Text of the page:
In one of the most dramatic and poignant moments in cinematic history, Helen Thermopolis tells her recently known-as-royalty daughter Mia “My mom always told me I couldn’t cry…and told me to be a big girl…but you’ve been hurt, so you just cry.”
Lil’ Dana Schneider looked on, internalizing this and all the other bountiful wisdom that The Princess Diaries has to offer. I was reminded of this wisdom recently in conversation with some good pals as we discussed their many talents. One of my deepest, darkest truths was revealed: I don’t play a musical instrument, I can’t throw things far or accurately in a particular direction, my dance abilities are limited to the confines of enthusiastic yet regrettable body rolling in the club. In a word, I’m talentless.
But hey! If I were to point to any speck of talent in my mediocre body, it would be the muscles of vulnerability and introspection that I flex like a Dude Bro posted up in the free weights section of the gym. That’s right people, being Sensitive™ is my super power, unleashed through the times in which I cry, both publicly and privately. Here are some vignettes of my top three Power Cries:
- Walking across campus listening to my audiobook last week
I used to try to avoid listening to audiobooks as I walk to and fro class. Adam Silvera’s prose is far too heartfelt (thanks for recommendation, Kat!) and my face is far too expressive; however, I’ve shed this apprehension and often continue listening to my audio book while I walk home from my shift shelving books in the Rock.
So I’m booking it (pardon the pun) to Wriston, and as I emerge from under the shadow of Wayland Arch, I realize I’m crying in public for the leering tour groups to see (even the befuddled Dads in their casual denim). Take that, emotionally repressed America! I’m publicly crying about fictitious teenagers in love, and I’m proud!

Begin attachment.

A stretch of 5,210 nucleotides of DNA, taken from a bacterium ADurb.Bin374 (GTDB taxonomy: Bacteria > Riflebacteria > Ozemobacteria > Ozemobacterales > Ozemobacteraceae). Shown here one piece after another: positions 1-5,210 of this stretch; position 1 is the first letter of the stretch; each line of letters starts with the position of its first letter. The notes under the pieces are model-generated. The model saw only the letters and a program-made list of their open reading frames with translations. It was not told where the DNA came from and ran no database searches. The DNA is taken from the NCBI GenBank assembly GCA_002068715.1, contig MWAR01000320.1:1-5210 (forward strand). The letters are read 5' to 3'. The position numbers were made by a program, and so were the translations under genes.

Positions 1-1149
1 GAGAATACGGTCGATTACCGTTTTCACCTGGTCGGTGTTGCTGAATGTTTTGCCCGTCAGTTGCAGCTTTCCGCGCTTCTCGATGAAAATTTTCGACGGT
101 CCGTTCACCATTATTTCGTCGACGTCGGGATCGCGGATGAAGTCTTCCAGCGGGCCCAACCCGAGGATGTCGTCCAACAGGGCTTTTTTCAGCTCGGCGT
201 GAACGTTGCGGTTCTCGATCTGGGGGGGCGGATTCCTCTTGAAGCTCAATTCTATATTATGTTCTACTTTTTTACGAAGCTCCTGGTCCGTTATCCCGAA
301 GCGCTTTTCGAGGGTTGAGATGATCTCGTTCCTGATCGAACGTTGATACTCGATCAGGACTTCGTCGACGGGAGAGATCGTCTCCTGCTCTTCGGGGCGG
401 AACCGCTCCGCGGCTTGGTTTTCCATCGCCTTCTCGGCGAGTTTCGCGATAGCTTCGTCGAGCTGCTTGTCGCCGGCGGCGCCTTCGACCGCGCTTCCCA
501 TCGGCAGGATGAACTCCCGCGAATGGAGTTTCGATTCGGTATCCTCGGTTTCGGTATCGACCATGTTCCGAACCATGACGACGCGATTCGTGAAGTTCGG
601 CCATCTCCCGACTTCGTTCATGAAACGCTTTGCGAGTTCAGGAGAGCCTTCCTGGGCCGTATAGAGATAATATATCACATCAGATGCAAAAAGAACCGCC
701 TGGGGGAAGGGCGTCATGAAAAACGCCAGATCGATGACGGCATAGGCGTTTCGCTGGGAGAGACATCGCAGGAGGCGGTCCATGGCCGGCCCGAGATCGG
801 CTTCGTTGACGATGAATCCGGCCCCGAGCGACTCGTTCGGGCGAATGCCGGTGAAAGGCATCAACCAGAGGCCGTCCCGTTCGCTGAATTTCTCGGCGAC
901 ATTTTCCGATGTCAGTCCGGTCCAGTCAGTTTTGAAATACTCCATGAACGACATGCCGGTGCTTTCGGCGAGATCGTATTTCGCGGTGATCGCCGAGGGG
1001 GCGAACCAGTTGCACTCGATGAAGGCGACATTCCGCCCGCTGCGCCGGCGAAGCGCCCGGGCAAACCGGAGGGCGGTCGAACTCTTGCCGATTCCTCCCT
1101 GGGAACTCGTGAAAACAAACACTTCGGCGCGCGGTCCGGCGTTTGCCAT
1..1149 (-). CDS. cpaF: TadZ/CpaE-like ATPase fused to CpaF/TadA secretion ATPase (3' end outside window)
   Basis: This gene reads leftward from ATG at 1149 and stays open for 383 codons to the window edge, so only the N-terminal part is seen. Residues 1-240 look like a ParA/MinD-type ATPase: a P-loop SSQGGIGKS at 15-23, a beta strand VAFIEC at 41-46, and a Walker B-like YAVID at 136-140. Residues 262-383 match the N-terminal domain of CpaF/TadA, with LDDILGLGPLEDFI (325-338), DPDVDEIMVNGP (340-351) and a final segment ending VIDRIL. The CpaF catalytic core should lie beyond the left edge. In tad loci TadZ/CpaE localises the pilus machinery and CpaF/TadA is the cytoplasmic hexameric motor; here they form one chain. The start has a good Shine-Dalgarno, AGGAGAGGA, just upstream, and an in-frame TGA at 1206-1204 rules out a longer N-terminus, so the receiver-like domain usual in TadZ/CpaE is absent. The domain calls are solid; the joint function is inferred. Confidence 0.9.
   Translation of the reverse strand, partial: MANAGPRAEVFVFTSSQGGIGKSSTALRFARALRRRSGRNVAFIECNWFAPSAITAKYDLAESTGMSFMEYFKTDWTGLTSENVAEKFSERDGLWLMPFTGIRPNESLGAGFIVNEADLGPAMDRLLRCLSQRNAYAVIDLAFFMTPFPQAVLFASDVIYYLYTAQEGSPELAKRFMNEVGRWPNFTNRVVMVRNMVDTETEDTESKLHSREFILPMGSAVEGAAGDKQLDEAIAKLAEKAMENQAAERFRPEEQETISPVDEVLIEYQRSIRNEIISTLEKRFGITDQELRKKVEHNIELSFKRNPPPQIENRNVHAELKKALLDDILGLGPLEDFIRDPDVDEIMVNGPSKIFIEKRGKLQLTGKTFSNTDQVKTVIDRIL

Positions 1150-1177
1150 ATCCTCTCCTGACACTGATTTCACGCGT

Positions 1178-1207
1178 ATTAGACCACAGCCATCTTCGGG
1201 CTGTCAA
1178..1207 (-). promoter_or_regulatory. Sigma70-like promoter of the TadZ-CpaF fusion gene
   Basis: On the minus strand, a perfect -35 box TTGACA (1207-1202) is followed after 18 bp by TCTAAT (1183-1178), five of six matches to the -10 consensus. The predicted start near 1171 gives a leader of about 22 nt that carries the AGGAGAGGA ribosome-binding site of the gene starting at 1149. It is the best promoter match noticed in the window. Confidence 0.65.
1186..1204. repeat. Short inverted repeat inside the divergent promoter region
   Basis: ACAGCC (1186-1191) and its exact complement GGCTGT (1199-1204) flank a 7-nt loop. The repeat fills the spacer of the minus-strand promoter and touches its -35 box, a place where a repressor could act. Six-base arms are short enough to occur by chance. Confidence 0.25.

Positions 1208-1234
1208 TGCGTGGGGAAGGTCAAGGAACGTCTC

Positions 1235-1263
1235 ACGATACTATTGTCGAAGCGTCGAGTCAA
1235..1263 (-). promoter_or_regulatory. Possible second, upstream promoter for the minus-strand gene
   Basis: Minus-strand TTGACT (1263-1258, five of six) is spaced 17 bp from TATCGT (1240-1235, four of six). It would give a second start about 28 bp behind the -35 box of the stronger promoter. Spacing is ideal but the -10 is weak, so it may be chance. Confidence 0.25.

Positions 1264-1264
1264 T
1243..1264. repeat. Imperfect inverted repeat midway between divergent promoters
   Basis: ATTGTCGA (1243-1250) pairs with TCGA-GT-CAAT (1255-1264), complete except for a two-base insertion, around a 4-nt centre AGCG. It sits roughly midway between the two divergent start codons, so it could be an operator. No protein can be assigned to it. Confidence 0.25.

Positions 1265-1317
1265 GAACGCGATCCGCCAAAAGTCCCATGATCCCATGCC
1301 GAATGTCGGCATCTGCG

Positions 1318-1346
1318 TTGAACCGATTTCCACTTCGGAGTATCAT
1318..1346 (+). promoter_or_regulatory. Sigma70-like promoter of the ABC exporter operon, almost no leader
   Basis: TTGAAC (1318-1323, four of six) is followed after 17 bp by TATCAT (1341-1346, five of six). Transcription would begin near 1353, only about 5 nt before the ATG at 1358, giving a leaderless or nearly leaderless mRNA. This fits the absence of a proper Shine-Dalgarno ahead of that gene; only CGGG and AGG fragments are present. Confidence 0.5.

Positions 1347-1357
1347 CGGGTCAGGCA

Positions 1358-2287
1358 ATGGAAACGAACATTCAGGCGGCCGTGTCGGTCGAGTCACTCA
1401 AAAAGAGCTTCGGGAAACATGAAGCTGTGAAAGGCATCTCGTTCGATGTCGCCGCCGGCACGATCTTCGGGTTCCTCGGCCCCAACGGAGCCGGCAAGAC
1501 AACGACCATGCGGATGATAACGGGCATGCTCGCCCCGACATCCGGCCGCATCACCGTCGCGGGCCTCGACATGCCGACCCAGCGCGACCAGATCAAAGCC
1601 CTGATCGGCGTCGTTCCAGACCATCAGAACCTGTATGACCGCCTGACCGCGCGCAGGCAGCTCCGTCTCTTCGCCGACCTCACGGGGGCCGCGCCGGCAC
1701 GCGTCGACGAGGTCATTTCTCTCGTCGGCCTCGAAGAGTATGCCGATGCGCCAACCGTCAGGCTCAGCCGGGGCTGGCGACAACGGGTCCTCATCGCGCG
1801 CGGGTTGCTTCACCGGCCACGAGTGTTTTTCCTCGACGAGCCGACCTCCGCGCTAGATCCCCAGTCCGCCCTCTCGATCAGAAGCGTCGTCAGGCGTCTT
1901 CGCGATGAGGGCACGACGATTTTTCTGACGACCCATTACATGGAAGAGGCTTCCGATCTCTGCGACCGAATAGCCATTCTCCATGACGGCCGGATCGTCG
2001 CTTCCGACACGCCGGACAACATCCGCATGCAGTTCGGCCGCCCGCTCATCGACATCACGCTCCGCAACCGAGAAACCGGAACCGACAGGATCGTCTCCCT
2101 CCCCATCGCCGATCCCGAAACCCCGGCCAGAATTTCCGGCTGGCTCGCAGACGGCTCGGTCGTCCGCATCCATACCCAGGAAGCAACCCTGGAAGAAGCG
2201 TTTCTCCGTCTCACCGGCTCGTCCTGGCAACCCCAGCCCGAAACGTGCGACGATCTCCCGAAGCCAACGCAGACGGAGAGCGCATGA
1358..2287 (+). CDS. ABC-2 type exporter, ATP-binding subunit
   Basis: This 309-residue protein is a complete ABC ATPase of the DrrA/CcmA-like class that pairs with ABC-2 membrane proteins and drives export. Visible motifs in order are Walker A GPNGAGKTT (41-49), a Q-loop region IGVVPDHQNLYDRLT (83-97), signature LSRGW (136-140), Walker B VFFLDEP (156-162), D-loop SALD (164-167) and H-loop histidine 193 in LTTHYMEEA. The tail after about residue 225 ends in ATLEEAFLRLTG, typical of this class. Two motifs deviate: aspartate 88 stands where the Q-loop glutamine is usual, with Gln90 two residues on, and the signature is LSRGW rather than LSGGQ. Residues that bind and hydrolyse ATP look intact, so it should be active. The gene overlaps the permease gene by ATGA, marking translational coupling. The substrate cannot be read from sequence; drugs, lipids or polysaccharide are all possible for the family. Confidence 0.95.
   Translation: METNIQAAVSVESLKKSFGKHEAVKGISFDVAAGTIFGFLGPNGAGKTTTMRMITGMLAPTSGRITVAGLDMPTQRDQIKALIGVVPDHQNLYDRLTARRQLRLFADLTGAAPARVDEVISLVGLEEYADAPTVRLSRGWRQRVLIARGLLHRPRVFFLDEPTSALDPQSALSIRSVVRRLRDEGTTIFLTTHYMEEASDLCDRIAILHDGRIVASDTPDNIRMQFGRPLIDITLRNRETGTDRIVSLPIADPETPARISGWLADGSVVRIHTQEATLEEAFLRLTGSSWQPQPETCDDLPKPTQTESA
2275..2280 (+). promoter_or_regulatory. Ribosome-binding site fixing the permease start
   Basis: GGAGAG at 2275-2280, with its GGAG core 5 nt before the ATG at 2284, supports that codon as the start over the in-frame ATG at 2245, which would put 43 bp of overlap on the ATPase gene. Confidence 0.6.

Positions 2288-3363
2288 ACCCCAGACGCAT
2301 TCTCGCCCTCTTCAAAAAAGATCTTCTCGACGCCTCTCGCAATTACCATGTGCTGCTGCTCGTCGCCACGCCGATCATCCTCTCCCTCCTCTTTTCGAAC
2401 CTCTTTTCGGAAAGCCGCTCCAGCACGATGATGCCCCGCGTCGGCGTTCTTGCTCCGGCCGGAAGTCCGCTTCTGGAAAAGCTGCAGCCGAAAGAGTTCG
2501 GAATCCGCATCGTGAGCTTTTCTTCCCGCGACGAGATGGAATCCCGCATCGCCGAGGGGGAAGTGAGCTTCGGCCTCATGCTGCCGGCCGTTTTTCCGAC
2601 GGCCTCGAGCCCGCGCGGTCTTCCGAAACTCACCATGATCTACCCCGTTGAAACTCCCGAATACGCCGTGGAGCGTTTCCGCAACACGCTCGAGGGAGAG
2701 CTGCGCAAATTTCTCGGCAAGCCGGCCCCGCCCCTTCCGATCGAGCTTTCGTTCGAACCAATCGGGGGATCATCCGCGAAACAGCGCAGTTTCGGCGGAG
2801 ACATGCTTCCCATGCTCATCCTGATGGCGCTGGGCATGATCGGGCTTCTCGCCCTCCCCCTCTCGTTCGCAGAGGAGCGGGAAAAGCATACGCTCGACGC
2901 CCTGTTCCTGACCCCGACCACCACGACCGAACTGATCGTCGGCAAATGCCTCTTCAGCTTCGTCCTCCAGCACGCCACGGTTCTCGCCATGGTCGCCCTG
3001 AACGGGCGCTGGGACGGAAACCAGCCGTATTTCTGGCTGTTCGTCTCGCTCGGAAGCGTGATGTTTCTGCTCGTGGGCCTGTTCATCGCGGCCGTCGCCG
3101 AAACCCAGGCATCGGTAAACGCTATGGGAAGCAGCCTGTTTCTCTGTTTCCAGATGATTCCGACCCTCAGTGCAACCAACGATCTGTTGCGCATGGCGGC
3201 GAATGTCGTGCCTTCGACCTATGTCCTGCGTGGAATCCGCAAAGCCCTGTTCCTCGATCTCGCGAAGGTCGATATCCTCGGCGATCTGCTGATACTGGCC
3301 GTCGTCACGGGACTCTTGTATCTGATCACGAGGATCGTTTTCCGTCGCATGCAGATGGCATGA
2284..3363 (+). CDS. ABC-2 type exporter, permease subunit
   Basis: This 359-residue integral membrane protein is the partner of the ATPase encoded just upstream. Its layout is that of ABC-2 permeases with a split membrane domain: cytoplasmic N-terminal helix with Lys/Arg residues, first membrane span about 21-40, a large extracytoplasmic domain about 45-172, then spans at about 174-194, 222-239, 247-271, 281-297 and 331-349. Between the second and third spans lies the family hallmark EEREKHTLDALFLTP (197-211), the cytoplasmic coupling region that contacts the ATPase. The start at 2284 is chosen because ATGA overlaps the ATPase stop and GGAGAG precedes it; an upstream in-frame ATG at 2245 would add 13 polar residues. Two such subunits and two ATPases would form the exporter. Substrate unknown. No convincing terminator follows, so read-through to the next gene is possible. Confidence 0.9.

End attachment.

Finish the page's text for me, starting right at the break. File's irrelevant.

- Walking through the streets of NYC after losing my Moleskin in the MoMA at age seventeen
It was my second time ever in the Big Apple, and I was ready to take a big crunchy bite. My mom and I were immersing ourselves in the power of contemporary art and somewhere between an exhibit on maps and one on architecture, I had left behind my beloved red Moleskin journal, chock-full of poems and lists and things I hadn’t yet digitized. (I have an active history of losing things.)
Not for the first time, I had been seduced and distracted by the wiles of cartography. When I sat down on a bench to get a closer look at one of the map projections, I had set my notebook beside me and moved on without Her.
I didn’t find this out until later. After a frantic realization and interrogation of the lost and found attendant, I was forced to exit the museum journal-less. In one of the most melodramatic moments of my life, I found myself walking through the crowded sidewalks of the city with a single tear sledding down my left cheek.
Get a load of this, cooly apathetic New Yorkers. This gooey Kentuckian is here to tell you that it’s called the Bluegrass state because our turf is sadness! I’m crying in your city, folks.
- Watching Eternal Sunshine of the Spotless Mind like a week before school started
My astute readers will notice the power cries that I have mentioned were in public. I would attribute this to my shamelessness. However, one night I shed my pantsuit and desire to be a Young Professional to enjoy a ~Casual~ Night at Home. I knew what I was in for when I rented Eternal Sunshine on Amazon Video. I needed Sadboi Jim Carrey to play me harder than Steve Martin plays a banjo.
As Joel and Clementine wrangle with the anguish of having loved and lost while weighing the pros of having not loved at all, I couldn’t help but lightly Kim Kardashian ugly cry—nay, weep—into my bowl of hummus and assorted dip-y things. Soggy pita in hand, I felt alive. The summer had been full of things–good, and bad, and in between–that I needed to cry out over a chickpea smoothie before returning to school.
Thus, the Less Lil’ Dana Schneider power cried her way into her sophomore year.